And so to Christchurch to pick up our hirecar. With 1.3 litres of pure power, representing the pinnacle of Japanese engineering, ladies and gentlemen I give to you the Diahatsu Sirion.
I was labouring under the misapprehension it was pronounced the Sir Iron, which sounded like a steel-clad Arthurian nobleman, proud and robust. In fact it's pronounced Syrian, a race of people next on George Bush's hitlist. Never mind.
Not the first vehicular-related mistake we made that day. The second, arguably more significant, was not taking the extra $17 a day insurance to cover tyre bursts and windscreen chips, as within 20 minutes of leaving Christchurch a passing lorry opposite hoofed a rock into the windscreen, leaving a sink-plug sized welt in the windscreen. So that's $350 up my shirt to start with.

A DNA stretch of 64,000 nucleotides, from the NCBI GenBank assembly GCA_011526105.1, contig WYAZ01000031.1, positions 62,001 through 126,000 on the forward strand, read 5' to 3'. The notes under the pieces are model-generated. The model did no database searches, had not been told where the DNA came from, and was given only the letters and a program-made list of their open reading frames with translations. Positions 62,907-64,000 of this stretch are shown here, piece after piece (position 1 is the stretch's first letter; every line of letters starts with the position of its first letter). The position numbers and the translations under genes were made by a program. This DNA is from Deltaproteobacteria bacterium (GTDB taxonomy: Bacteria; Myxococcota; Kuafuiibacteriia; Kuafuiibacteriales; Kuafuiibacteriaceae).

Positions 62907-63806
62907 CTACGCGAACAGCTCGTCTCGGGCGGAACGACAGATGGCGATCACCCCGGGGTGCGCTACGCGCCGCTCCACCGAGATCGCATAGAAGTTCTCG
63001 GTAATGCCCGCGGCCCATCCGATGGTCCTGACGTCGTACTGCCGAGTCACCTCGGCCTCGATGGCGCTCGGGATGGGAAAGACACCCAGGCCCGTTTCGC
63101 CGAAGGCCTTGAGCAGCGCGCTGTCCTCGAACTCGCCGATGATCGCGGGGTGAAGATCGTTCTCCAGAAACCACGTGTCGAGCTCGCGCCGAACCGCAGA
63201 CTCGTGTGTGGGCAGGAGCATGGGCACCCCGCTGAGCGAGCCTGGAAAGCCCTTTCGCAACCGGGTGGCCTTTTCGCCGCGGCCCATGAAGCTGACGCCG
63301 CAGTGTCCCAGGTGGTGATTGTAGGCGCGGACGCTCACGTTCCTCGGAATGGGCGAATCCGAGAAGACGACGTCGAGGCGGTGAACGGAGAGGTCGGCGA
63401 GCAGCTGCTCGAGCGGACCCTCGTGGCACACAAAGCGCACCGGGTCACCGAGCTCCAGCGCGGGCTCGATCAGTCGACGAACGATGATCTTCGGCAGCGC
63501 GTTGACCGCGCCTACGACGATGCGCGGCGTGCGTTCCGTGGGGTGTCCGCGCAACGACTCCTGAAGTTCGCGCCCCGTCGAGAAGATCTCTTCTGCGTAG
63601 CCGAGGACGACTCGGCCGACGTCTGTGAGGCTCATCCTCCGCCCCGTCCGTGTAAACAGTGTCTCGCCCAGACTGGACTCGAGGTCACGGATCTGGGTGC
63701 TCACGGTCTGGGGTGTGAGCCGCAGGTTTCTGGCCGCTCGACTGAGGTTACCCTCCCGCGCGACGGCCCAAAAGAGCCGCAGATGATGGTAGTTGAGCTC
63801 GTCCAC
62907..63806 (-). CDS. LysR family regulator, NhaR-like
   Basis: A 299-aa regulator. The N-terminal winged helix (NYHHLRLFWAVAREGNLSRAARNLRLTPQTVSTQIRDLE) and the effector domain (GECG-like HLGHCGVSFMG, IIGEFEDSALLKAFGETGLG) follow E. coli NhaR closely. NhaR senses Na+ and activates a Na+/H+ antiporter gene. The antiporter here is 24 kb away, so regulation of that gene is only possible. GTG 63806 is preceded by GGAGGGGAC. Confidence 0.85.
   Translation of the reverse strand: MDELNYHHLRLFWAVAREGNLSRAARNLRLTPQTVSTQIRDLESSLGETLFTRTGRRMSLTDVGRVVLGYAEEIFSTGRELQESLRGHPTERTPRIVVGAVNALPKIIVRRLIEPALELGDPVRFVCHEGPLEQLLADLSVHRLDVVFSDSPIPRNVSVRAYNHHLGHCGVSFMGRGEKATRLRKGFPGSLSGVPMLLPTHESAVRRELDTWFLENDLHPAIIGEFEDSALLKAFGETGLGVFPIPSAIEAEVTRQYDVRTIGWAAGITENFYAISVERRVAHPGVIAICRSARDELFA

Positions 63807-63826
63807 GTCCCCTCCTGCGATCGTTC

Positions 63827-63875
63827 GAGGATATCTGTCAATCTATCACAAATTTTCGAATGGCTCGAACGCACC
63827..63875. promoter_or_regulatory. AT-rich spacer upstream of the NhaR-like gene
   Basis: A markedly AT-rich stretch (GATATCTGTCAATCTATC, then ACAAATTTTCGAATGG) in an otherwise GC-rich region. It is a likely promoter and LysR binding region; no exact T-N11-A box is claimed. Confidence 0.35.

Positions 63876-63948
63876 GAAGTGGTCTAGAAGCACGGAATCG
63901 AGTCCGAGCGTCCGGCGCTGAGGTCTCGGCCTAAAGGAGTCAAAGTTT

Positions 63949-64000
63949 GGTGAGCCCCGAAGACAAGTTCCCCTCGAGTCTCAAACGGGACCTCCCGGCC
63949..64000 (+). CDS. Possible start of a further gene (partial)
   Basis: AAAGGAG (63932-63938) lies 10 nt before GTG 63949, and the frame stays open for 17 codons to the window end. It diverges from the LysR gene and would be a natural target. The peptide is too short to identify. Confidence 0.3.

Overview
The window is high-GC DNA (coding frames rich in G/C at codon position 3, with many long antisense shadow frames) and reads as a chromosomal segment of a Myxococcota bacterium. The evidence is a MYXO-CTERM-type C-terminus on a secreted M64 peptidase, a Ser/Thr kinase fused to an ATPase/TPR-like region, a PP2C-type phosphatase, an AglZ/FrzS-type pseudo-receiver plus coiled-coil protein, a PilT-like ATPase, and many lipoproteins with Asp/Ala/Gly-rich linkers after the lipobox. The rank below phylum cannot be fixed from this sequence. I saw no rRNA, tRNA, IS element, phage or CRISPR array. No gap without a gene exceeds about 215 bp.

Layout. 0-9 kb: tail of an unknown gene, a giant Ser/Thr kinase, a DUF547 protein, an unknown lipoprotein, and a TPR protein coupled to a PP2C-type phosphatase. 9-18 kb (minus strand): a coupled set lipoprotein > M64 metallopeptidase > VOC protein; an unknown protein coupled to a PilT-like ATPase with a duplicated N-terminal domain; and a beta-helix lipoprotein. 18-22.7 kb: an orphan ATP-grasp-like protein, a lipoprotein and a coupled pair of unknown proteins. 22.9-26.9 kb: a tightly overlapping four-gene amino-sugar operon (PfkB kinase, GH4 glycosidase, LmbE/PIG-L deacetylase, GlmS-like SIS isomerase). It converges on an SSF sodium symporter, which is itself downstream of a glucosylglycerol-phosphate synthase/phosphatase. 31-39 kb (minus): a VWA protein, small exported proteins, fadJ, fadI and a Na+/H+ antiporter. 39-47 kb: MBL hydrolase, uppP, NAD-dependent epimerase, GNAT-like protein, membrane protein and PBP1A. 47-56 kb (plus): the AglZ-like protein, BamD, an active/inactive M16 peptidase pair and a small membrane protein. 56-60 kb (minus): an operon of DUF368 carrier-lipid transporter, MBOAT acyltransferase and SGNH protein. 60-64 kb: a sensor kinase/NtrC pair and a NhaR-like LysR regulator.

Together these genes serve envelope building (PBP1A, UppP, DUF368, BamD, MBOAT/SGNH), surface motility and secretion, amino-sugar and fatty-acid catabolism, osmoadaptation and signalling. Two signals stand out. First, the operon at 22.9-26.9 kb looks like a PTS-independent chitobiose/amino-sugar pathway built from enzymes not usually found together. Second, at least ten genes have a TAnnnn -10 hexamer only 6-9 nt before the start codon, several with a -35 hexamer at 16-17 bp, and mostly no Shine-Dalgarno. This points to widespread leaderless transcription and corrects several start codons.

But 3 hours and 250km later we realised why we were here, as the first snow-capped mountains were revealed, followed by Lake Pukaki, with its water so clear, and reflection so perfect, that if you stood on your head only the loose change falling up your nose would give away which way was up. Our first taste of proper New Zealand. And it tasted good.
By 7 o clock we had reached our destination. Eerily quiet, poorly lit and seemingly made entirely out of timber, Twizel itself was one of those towns where, if aliens landed, you probably wouldn't find out about it for about 6 weeks.
It was only ever intended as a pit-stop and not a bad place, but the sound of duelling banjos was ever-present in our ears.